Update March 2011: I'm currently a candidate for election to Richmond's City Council.
At a local business networking event tonight, someone noted that they'd heard a rumor I might be getting involved in politics locally. We had a good conversation about it, and I thought I'd use it as a jumping off point to share a little more about my own political aspirations.
Sometime during my college experience, I decided that I was going to run for the Presidency of the United States of America. I was mostly serious. I mean, I announced it on the Internet for crying out loud, so you know I wasn't just messing around. I figured out that I would be old enough to be elected President in the 2012 elections, and I dreamed my dream from there.
I've since figured out that national politics is probably not for me, at least not anytime soon.
It's not because I dismiss the importance that the political process at that level plays - indeed, I think it's having quite an impact on our lives every day, and needs people of integrity, values and passion to participate. But when I wrote about the things that I thought a successful politician needed to be or do, I didn't realize how incompatible they are with the current state of the national political scene:
This will mean not campaigning about issues, but rather exposing the wounds of our culture and offering suggestions for healing. This will mean recognizing positive social interaction as the most important part of successful citizenship and promoting such interaction to the end that the will of the people may be more clearly and immediately heard. This will mean refusing to propose "programs" and budget changes as possible solutions to our country's many problems, but rather addressing the problems at their source and empowering the individual citizen to get passionate enough, excited enough, and angry enough to enact positive change. This will mean refusing to participate in the handicapped, ineffective political process, but instead inventing new and creative ways to create a government that is truly belongs to its people and not to its own members or processes.
What I believe now is "right here" is the place I can be most effective and rewarded in my desire to contribute something significant in my time on Earth. In other words, changing the world is, for me, no longer about going "out there" and making a difference for "those people." It's not that I don't care about out there and those people, it's that I know I can help them the most by being attentive to the land I call home. This feels more sustainable ("what if we all cared more deeply and actively for the people and places in our own communities?") than what national and global politics tend to be about ("what if we all went out and tried to make laws and coerced agreements about how everyone should live, enforced with fear and oppression?").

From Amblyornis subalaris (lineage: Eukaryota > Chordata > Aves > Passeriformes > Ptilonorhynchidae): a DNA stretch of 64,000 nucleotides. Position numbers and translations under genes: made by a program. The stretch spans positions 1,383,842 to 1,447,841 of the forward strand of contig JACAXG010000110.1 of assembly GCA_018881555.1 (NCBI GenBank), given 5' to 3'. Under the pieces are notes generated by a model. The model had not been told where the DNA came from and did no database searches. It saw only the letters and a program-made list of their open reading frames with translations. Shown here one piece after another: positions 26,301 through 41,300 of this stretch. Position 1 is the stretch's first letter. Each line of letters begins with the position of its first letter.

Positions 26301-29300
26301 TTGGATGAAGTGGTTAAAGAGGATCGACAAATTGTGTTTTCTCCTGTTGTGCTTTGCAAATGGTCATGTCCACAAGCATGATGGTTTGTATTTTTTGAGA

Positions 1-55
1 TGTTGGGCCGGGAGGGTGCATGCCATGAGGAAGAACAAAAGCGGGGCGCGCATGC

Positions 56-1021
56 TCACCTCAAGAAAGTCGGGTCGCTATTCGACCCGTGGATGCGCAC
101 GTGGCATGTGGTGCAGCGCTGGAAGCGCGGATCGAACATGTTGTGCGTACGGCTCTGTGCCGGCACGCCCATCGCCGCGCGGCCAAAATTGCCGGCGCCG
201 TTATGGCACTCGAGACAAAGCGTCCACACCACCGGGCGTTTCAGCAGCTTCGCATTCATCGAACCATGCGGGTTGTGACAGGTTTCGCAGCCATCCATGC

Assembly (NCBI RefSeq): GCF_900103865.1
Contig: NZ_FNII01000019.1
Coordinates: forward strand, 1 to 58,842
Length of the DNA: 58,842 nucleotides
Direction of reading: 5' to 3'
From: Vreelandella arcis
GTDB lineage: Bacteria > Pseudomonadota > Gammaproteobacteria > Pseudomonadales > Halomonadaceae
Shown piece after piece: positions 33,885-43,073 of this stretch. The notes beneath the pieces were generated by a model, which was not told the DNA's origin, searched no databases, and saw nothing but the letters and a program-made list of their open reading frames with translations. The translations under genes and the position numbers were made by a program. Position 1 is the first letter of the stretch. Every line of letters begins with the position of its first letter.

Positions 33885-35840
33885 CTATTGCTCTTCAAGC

The sayings are cliche, but it's because they ring true: "All politics is local." "Think globally, act locally."
None of this negates my passion for politics at all levels. I can't help but follow the daily goings on of Washington D.C., the dreams, successes and missteps of our President, the behind the scenes power plays in Congress, the drowning pool that is our news media.
And that translates very much to the local level - even though there may not seem like a lot that can stir one's blood in a City Council meeting in Richmond, Indiana, or in the finer points of comparing two mayoral candidates, this is where I now find the real fascination with political influence and maneuvering. These are the people who live around me, who know this place for what it is, who have to look me and our neighbors in the eye every day and think about how well we're doing. Local politicians are the ones who can (if they want) care enough to actually make a difference.
So am I going to get involved in local politics? A run for Mayor or City Council, maybe? I don't know. There's certainly part of me that thinks I have some skills and perspectives that could make a positive difference in the community, and I would be honored to be able to pursue them in that context. But there's another part of me that wonders how it might limit me, how it might change my ability to actually get things done. What would I have to sacrifice? How frustrated would I be with enmeshing myself in the political realities of a firmly entrenched governmental and social structure that isn't serving all of its citizens (let alone other forms of life) very well?
And then there's the possible meanness. The person I was talking to at tonight's event noted that Richmond is a town where people can get beat up upon pretty badly when they dive into the political scene. Whether it's party politics or personal agendas, fear or ego, I could imagine that things could get pretty nasty pretty quickly. I'm not afraid of standing up for what I believe, and doing so against tough challenges, but I'd need a good reason to put myself in those particular tough situations.
All of these considerations plus some logistical concerns (e.g. a business to run) lead me to no firm conclusion at the moment, and if I figure that if I'm going to jump into politics, I need to be darn ready and sure about it. The last thing I want is to have another "I will run for President!" moment only to realize later that I would have been more effective following another path. But there remains a rumbling in my heart and mind that says "hmm, you might be able to do that, do it well, and make a difference that matters."
I will pay attention to this rumbling and see where it takes me, be it toward politics or in some other direction entirely. Stay tuned.